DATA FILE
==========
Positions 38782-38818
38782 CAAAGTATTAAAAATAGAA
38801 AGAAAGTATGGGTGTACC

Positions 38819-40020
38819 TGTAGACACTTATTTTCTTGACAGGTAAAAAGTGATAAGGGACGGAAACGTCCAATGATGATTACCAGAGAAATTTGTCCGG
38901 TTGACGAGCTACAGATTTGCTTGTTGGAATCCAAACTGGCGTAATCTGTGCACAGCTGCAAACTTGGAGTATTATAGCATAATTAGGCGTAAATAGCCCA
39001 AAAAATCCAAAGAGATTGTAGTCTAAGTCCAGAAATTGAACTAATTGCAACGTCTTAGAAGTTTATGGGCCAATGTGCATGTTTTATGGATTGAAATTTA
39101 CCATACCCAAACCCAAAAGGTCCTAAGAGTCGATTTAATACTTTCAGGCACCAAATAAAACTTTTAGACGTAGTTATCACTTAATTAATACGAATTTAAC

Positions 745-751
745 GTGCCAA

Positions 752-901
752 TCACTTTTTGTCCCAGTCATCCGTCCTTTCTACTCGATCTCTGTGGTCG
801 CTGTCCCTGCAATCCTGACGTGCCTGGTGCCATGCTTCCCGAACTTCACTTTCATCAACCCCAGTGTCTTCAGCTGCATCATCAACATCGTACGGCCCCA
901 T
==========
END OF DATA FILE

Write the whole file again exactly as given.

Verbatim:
Positions 38782-38818
38782 CAAAGTATTAAAAATAGAA
38801 AGAAAGTATGGGTGTACC

Positions 38819-40020
38819 TGTAGACACTTATTTTCTTGACAGGTAAAAAGTGATAAGGGACGGAAACGTCCAATGATGATTACCAGAGAAATTTGTCCGG
38901 TTGACGAGCTACAGATTTGCTTGTTGGAATCCAAACTGGCGTAATCTGTGCACAGCTGCAAACTTGGAGTATTATAGCATAATTAGGCGTAAATAGCCCA
39001 AAAAATCCAAAGAGATTGTAGTCTAAGTCCAGAAATTGAACTAATTGCAACGTCTTAGAAGTTTATGGGCCAATGTGCATGTTTTATGGATTGAAATTTA
39101 CCATACCCAAACCCAAAAGGTCCTAAGAGTCGATTTAATACTTTCAGGCACCAAATAAAACTTTTAGACGTAGTTATCACTTAATTAATACGAATTTAAC

Positions 745-751
745 GTGCCAA

Positions 752-901
752 TCACTTTTTGTCCCAGTCATCCGTCCTTTCTACTCGATCTCTGTGGTCG
801 CTGTCCCTGCAATCCTGACGTGCCTGGTGCCATGCTTCCCGAACTTCACTTTCATCAACCCCAGTGTCTTCAGCTGCATCATCAACATCGTACGGCCCCA
901 T